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Richard, please don't make up your own stories about what I think or do. 
  Thanks.

Here's what I know that makes me skeptical of this and other similar 
articles.  First, any naturalist will tell you there's far, far more 
damage done to ground-nesting birds in both woods and fields by coyotes, 
foxes, racoons and other small to medium-sized predators and omnivores 
whose population is way too high because of the absence of top 
predators, like wolves, to keep their numbers down.

It isn't primarily nest-sitting birds that are killed, it's eggs, and 
when nests are destroyed, birds often don't come back to try again. 
These wild critters love eggs and seek them out.  They destroy far more 
ground nests than any cat, which unlike them, typically have no idea 
what to do with an egg.  I used to know and work with several refuge 
managers for small suburban refuges, and none of them ever mentioned 
their not uncommon cat visitors as a problem, but became apoplectic on 
the subject of dogs, which trample nests out of curiosity more than 
actually eat eggs, and egg-eating raccoons, etc.

I intensely dislike killing things, even spiders in my kitchen and wasps 
nesting over my door.  But there comes a point when it's them or me, and 
I'm afraid I choose me.  (I have it on fairly good third-hand authority, 
btw, that even the Dalai Lama's household is unkind to mice.  I asked 
because I remain troubled about the issue.)  Yes, mice are pests when 
they chew their way into your house and cupboards and leave their feces 
all over your kitchen and pantry or chew holes in your potato crop 
before it's even harvested.

Urban sprawl and forest fragmentation, I whole-heartedly agree, is the 
major problem here.  But it's not because of housecats, it's primarily 
from the devastation of the habitat itself, secondly the presence of 
coyotes and raccoons attracted to human garbage.

We can argue all day about cats, but articles like this BBC one are just 
not honest in their attempt to portray housecats as having a devastating 
effect on "wildlife," which conjures up horrible images, but then not 
telling you until the very end that they're talking about mice and other 
creatures so abundant and with such a reproduction rate that it would 
take 100 times as many cats as there are now roaming around to make a 
dent in them, and then that it's feral cats that do the most damage 
anyway.  That's called "burying the lead" in journalism, and it's not 
being straight with readers.

What this kind of thing does, IMO, is let us in our too easy anger at 
very visible cats forget about the things that are doing the real 
damage-- as you say, human development and forest fragmentation, which 
would be just as devastating even if there were no cats at all.  Far 
more damage is done to bird populations by cowbirds allowed in by forest 
fragmentation, not to mention the rapidly shrinking winter habitat and 
staging areas along the way for migratory birds.

As for prey for hawks and owls, it's coyotes and foxes that do the most 
damage there, though still not enough to make very much of a dent. You 
might find it interesting to look up what's happened at Yellowstone 
since they introduced wolves and the populations of both those smaller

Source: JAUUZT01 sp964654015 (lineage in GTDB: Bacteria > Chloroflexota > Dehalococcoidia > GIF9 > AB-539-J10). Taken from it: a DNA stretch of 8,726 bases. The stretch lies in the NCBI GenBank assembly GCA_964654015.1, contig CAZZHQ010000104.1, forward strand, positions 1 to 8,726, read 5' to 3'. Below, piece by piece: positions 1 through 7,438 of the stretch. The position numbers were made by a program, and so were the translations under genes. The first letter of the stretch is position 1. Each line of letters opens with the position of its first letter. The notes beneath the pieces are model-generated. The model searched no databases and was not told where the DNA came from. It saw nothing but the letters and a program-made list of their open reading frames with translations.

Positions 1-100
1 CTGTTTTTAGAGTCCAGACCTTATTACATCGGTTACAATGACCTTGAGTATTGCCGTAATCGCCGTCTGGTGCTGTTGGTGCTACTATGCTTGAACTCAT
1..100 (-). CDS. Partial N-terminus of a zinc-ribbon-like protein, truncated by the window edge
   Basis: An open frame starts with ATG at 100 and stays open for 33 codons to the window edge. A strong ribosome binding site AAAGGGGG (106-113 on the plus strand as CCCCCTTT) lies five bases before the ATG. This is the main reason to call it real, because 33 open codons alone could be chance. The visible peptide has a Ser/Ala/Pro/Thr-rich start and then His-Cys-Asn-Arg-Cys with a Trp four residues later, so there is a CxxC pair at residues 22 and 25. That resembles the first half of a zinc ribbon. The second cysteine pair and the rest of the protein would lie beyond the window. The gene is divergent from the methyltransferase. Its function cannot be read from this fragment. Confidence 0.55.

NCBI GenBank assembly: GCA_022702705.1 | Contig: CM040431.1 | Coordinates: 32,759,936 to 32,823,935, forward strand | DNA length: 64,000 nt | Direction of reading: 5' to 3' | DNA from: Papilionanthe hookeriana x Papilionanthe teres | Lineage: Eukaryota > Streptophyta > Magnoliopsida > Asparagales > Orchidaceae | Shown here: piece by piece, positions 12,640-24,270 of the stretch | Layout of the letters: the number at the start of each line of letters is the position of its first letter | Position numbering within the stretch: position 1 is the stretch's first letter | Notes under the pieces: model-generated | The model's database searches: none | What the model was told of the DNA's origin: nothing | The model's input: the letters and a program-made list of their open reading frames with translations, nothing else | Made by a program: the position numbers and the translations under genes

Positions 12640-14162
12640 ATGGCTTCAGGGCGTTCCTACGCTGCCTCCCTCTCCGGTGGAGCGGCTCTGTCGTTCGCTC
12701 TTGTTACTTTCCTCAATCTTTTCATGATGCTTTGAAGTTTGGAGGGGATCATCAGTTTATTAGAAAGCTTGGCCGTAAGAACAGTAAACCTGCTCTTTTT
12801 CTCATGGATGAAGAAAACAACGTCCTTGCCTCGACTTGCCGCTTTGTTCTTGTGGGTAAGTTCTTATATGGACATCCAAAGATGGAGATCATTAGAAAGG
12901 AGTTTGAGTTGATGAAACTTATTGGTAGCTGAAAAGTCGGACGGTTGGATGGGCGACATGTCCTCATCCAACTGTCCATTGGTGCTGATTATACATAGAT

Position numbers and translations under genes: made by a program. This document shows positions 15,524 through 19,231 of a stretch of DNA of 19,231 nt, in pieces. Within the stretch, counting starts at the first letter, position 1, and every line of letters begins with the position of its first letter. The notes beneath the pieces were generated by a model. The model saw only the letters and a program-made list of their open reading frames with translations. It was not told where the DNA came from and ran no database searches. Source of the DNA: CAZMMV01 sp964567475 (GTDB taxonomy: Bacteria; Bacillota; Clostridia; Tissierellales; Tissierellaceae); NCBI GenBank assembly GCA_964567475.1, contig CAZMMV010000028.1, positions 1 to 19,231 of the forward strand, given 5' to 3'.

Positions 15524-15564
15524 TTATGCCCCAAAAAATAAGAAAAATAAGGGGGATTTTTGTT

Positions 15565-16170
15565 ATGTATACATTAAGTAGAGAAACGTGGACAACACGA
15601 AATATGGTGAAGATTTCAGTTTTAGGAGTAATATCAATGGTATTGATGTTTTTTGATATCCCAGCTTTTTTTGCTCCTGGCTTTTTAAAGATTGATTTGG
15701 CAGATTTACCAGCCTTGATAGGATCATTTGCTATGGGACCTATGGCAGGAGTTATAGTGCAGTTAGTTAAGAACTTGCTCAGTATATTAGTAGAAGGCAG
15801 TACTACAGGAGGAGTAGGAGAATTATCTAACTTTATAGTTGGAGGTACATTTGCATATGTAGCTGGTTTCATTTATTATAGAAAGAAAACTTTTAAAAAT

predators dropped way down.  Among other things, yes, the hawks came 
back, and also the nesting habitat for birds that had been destroyed by 
deer browsing.

They've seen the same thing at Plum Island in Mass., where for a while 
wintering Rough-Legged hawk numbers dropped dramatically when both 
coyotes and foxes, I think, moved in and the refuge staff held off on 
killing them because of public distaste for the idea.  There were no 
cats in either place.

Also, the primary mouse and vole-eating raptors in this country have 
stable or increasing populations, with only two exceptions that I know 
of, one being the Ferruginous Hawk out west, the one that came back to 
Yellowstone, and the Kestrel.  Neither one is in trouble because of food 
insufficiency.

I've also seen very vividly here that when the local hunters go on one 
of their periodic coyote slaughtering parties, the population of both 
rabbits and voles absolutely explodes for a year or so until the coyotes 
build their numbers up again.

Against all this, cat predation is insignificant, if we're talking about 
actual effects on populations.

By all means, do what you can to get neighbors to keep their cats in 
where you're having a problem, or even work for a city ordinance.  I'd 
help you.  I wouldn't have a cat that needs to be outdoors in the city 
or even most suburbs.  But it really does seem to me the issue is 
someone's desire to have unmolested feeder birds to watch versus the 
neighbor's desire to let his cat spend time outdoors.  That's a volatile 
issue, but it isn't a conservation issue.

I looked up, by the way, endangered species of rabbits and other rodents 
in North America, and couldn't find one where cat predation was cited as 
even worth mentioning.  If there are places where it is, I'd favor some 
kind of vigorous local, state or even federal action to restrict, trap 
and remove, or even ultimately kill cats.

All I'm arguing for here is that we look maybe more calmly at the facts. 
  Those are the relevant facts that I know of.  Given all those things, 
I'm more than a little bit skeptical of the scare stories that pop up 
periodically, especially because they tend to be published, as this one 
was, as scare stories and not reasoned ecological discussions and the 
role cats may or may not play in them.

Jane